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16 February 2024

The Tories are still facing electoral apocalypse

Labour’s by-election triumphs in Wellingborough and Kingswood offer the Tories no cause for consolation.

By George Eaton

Napoleon believed that luck was the most important quality in a general. Keir Starmer, not for the first time, has been lucky.

This week began as one of the worst he has endured since becoming Labour leader: the party was forced to deselect not one but two parliamentary candidates. It has ended with the UK in recession and with two Tory by-election defeats. 

Commentators had questioned whether Labour’s lead was starting to unravel: a Savanta poll earlier this week attracted much attention after showing the party’s lead falling by seven points to 12. But last night suggests the fundamentals are unchanged: this is a country that wants a new government.

The Tories’ defeats go far beyond normal “midterm blues”. In Wellingborough, a contest triggered by the recall of Peter Bone MP for misconduct, Labour overturned a Conservative majority of 18,540 and secured the second biggest Tory to Labour swing since 1945 (28.5 per cent). In Kingswood, where Chris Skidmore MP resigned in protest at new oil and gas licences, the swing stood at 16.4 per cent as a Tory majority of 11,220 crumbled.

The last time swings of this scale were witnessed was in advance of Tony Blair’s 1997 landslide victory (the postwar record remains a swing of 29.1 per cent in 1994 in Dudley West). Were the swing in Wellingborough replicated nationally, Labour would gain 361 seats from the Tories, leaving the governing party with just four. In such conditions, the concept of a safe Conservative seat is becoming increasingly obsolete.

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As throughout recent years, the biggest story is one of Tory collapse. In Wellingborough, the party suffered the largest fall in its vote in by-election history (37.6 per cent); in Kingswood it plummeted by 22 per cent. The rise in Labour’s share, as the psephologist John Curtice noted, was around half this level: 19.4 per cent in Wellingborough and 11.5 per cent in Kingswood. 

Even now, some will ask whether Starmer’s party should be doing better. But such is the scale of Tory decline that it may not need to. Reform UK, which won 13 per cent of the vote in Wellingborough and 10.4 per cent in Kingswood (its best by-election performances), is further fracturing the Conservatives’ 2019 coalition. Anti-Tory tactical voting – such a potent force during past Labour’s victories – has returned: the Liberal Democrats lost their deposit at both by-elections (polling below 5 per cent).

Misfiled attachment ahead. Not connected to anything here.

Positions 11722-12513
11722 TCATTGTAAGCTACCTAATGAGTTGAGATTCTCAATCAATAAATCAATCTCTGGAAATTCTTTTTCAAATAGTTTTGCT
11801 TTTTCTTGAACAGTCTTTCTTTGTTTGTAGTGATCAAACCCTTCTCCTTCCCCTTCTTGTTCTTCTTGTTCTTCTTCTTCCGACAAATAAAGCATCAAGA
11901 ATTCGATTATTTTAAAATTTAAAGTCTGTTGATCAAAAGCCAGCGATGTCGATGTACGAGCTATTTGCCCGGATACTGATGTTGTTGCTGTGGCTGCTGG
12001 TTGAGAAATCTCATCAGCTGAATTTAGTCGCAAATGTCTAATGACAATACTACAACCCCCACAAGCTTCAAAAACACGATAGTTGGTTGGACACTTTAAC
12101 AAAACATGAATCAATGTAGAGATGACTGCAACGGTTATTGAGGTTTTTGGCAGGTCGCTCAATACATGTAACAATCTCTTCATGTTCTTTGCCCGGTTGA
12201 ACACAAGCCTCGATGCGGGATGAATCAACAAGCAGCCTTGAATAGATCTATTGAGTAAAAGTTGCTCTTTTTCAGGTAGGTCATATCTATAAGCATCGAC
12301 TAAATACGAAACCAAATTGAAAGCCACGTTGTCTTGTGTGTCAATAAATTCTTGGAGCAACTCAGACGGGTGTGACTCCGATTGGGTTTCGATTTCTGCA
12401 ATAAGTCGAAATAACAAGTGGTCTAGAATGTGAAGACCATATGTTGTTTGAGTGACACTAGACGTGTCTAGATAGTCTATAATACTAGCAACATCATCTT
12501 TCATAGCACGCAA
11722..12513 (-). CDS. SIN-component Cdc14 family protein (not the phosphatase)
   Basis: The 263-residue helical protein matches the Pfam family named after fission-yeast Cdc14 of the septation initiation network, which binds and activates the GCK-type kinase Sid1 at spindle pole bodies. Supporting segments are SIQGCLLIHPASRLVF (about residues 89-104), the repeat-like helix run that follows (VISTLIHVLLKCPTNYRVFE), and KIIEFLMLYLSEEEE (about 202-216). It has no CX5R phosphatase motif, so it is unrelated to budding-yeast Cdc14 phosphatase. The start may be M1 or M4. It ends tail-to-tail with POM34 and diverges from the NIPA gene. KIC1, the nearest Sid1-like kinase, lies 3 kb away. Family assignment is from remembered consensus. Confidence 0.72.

Some Conservatives will seek to draw consolation from low turnout: 38.1 per cent in Wellingborough and 37.1 per cent in Kingswood. But the party’s performance is far too poor to assume its support will automatically rebound at a general election. Recall, too, that turnout in 1997 fell by six points and stood at just 59.4 per cent at Labour’s second landslide victory in 2001. Veterans of those elections argue that part of Labour’s job is to deprive disillusioned Tories of strong reasons to vote against it.

Any risk of complacency in Labour will soon be dispelled by its campaign director Morgan McSweeney’s “slides of doom” (as one shadow cabinet minister calls them). In a volatile electoral era, as he repeatedly reminds the party, swing voters can easily swing back. Polls, and even by-elections, are snapshots, not predictions. And any euphoria in Labour will be dampened by the approaching contest in Rochdale (29 February) and the spectre of George Galloway. 

There is no good outcome for the party in the seat: a win for Galloway would return one of its oldest foes to parliament and provide a figurehead for left opposition; a win for former Labour candidate Azhar Ali would serve as a reminder that he was deselected for propounding an anti-Semitic conspiracy theory. 

But the fundamentals have not changed: after 14 years of underwhelming and sometimes catastrophic Conservative government, the country appears to have resolved that the party deserves not a second more in power. Whether the government is deemed to have lost or the opposition to have won, the outcome may be the same: a Tory apocalypse.

[See also: How indecision turned toxic for Labour in Rochdale]

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